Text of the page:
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An_216433 posted:
While it is understood that sexual activity prior to PSA testing affects a patient who has not yet undergone a prostatectomy, I am not clear as to whether sex just prior to PSA testing after a prostatectomy may adversely affect the reading. The definition of sex in such cases would be activity resulting in climax and orgasm without ejaculation since the prostate, seminal vesicles etc. have been removed during the surgery.
This subject is not touched upon and may be useful for individuals whose sexual desires/urges might be prompted by an upcoming PSA test (i.e., PSA anxiety) especially if the individual has reason to be concerned about a potential rise in his PSA level.
HIFU4me responded:
Exercise, such as jogging also has the effect of raising the PSA level 24 hours prior to testing.
COPERNICUSBA replied to HIFU4me's response:
I posed the issue to which you have replied and your observation appears to be logically well taken. I do exercise frequently per week (which includes the use of a stationary bicycle), however, I think, that, unless you are a urologist or prostate cancer oncologist, the best route to answer these issues would be by direct consultation with a medical professional qualified to provide the correct response so that myths are not created. This is not, however, to berate your response. On the contrary. My issue specifically is directed to individuals who have already had a prostatectomy and go for periodic PSA follow up testing. Since it had not occurred to me that the issue of exercise may have an effect on the PSA readings of people who have had a prostatectomy, I do thank you for your having raised this issue. I will clarify these issues with my oncologist at my upcoming visit. Being better informed about what to do or not to do prior to PSA testing after a prostatectomy will highly serve this patient population.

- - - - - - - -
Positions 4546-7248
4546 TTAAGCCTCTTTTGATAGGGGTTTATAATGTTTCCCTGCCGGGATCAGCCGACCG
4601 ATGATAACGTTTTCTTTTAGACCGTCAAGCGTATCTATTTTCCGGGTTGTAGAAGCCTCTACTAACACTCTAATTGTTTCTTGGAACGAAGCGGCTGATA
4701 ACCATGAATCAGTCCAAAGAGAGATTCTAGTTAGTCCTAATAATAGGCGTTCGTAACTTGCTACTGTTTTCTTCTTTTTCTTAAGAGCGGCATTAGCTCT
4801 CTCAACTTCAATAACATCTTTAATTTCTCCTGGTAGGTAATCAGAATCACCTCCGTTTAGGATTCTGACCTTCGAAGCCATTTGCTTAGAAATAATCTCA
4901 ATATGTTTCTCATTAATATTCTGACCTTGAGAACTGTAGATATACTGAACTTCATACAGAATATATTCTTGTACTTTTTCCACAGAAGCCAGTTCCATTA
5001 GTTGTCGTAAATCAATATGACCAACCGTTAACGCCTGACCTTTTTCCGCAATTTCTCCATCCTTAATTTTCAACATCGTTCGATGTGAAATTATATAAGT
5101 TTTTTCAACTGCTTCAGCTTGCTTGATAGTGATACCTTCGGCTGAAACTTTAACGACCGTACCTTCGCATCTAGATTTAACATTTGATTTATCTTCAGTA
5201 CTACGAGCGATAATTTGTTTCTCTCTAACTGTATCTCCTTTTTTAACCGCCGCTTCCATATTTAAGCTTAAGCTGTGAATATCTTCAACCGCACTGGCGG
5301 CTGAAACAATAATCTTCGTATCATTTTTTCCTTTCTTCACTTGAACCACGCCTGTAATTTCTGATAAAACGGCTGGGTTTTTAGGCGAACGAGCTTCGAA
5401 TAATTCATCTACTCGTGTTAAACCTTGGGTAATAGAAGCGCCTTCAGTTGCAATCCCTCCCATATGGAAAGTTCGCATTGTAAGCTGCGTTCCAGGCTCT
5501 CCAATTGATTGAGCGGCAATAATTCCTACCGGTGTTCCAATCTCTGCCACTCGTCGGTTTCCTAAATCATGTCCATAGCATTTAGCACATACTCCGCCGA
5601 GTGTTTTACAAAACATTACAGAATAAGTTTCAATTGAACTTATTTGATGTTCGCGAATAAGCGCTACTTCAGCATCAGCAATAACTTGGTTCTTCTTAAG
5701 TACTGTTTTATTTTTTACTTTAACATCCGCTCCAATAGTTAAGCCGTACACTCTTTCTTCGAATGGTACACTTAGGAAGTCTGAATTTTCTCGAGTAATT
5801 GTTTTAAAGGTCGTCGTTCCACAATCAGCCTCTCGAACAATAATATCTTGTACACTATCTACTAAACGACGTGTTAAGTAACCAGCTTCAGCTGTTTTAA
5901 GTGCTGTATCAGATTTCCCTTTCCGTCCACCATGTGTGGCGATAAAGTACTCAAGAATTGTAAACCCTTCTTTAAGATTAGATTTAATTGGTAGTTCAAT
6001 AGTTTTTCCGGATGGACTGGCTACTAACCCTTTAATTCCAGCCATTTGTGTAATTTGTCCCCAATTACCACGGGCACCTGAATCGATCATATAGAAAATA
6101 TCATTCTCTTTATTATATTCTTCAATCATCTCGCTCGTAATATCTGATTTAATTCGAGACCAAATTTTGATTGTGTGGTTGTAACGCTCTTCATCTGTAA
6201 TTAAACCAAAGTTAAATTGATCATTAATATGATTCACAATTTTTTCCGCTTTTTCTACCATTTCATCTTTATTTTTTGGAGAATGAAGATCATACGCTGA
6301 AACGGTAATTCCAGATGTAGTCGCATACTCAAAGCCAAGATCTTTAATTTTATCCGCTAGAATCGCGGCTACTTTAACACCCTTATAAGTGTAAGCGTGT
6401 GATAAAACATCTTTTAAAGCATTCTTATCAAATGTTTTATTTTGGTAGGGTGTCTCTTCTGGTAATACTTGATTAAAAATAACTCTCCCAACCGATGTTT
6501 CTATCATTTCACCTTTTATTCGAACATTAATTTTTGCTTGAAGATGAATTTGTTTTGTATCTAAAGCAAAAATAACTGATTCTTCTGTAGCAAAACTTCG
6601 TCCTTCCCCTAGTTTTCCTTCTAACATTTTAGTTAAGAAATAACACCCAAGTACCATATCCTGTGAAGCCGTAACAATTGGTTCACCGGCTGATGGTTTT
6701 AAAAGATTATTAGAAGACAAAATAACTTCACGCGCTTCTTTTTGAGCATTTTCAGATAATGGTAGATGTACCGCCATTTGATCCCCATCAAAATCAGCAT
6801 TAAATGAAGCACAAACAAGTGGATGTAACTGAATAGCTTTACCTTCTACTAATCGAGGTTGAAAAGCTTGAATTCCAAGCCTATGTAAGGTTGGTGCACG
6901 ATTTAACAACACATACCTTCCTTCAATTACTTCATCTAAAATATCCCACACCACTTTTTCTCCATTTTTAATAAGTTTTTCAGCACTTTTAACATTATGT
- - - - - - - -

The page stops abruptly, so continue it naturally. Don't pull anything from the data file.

For the community of individuals who do need to follow up with PSA readings on a periodic basis AFTER surgery, the answers to these issues are very important in order to avoid having a reading which might be skewed thereby creating unnecessary anxiety.
az4peaks2 responded:
To specifically answer your question, in my opinion, NO! Sex and most other activities that MAY affect PSA readings prior to surgery should, normally, not effect POST-SURGERY PSA readings.

Their effect was due to temporary "trauma" to, or '"stimulation" of the Prostate Gland, whose function was to produce a liquifying agent that expedited the delivery of semen to the recipient.

Now that the Prostate has been eliminated from the body, subsequent "monitoring" PSA results should be largely unaffected by such events. - John@newPCa (aka) az4peaks

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